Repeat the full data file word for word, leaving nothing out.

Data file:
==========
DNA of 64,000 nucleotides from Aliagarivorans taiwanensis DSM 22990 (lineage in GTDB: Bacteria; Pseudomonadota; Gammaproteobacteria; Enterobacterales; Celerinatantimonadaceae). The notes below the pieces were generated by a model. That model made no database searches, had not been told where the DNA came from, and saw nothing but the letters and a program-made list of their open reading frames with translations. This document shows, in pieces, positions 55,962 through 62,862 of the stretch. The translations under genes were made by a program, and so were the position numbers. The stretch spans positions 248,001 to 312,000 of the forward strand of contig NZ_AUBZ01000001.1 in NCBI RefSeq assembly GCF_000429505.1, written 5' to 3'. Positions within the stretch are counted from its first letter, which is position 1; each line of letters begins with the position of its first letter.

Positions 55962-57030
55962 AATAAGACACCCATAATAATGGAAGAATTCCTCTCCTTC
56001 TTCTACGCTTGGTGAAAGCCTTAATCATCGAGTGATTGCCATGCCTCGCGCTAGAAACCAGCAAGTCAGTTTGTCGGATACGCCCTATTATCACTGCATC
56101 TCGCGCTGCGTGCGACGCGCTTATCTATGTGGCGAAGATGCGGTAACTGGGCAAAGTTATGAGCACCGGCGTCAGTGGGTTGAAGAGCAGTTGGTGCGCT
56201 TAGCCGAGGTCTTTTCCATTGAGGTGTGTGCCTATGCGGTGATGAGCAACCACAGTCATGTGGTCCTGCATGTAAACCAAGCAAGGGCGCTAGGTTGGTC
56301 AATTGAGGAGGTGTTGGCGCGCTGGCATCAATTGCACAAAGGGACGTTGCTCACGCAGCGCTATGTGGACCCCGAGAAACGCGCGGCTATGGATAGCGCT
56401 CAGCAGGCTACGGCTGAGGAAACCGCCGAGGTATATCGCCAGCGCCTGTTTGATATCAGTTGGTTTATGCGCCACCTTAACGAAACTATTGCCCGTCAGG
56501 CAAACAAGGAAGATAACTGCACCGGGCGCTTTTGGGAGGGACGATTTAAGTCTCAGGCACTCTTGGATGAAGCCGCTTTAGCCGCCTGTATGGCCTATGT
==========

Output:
DNA of 64,000 nucleotides from Aliagarivorans taiwanensis DSM 22990 (lineage in GTDB: Bacteria; Pseudomonadota; Gammaproteobacteria; Enterobacterales; Celerinatantimonadaceae). The notes below the pieces were generated by a model. That model made no database searches, had not been told where the DNA came from, and saw nothing but the letters and a program-made list of their open reading frames with translations. This document shows, in pieces, positions 55,962 through 62,862 of the stretch. The translations under genes were made by a program, and so were the position numbers. The stretch spans positions 248,001 to 312,000 of the forward strand of contig NZ_AUBZ01000001.1 in NCBI RefSeq assembly GCF_000429505.1, written 5' to 3'. Positions within the stretch are counted from its first letter, which is position 1; each line of letters begins with the position of its first letter.

Positions 55962-57030
55962 AATAAGACACCCATAATAATGGAAGAATTCCTCTCCTTC
56001 TTCTACGCTTGGTGAAAGCCTTAATCATCGAGTGATTGCCATGCCTCGCGCTAGAAACCAGCAAGTCAGTTTGTCGGATACGCCCTATTATCACTGCATC
56101 TCGCGCTGCGTGCGACGCGCTTATCTATGTGGCGAAGATGCGGTAACTGGGCAAAGTTATGAGCACCGGCGTCAGTGGGTTGAAGAGCAGTTGGTGCGCT
56201 TAGCCGAGGTCTTTTCCATTGAGGTGTGTGCCTATGCGGTGATGAGCAACCACAGTCATGTGGTCCTGCATGTAAACCAAGCAAGGGCGCTAGGTTGGTC
56301 AATTGAGGAGGTGTTGGCGCGCTGGCATCAATTGCACAAAGGGACGTTGCTCACGCAGCGCTATGTGGACCCCGAGAAACGCGCGGCTATGGATAGCGCT
56401 CAGCAGGCTACGGCTGAGGAAACCGCCGAGGTATATCGCCAGCGCCTGTTTGATATCAGTTGGTTTATGCGCCACCTTAACGAAACTATTGCCCGTCAGG
56501 CAAACAAGGAAGATAACTGCACCGGGCGCTTTTGGGAGGGACGATTTAAGTCTCAGGCACTCTTGGATGAAGCCGCTTTAGCCGCCTGTATGGCCTATGT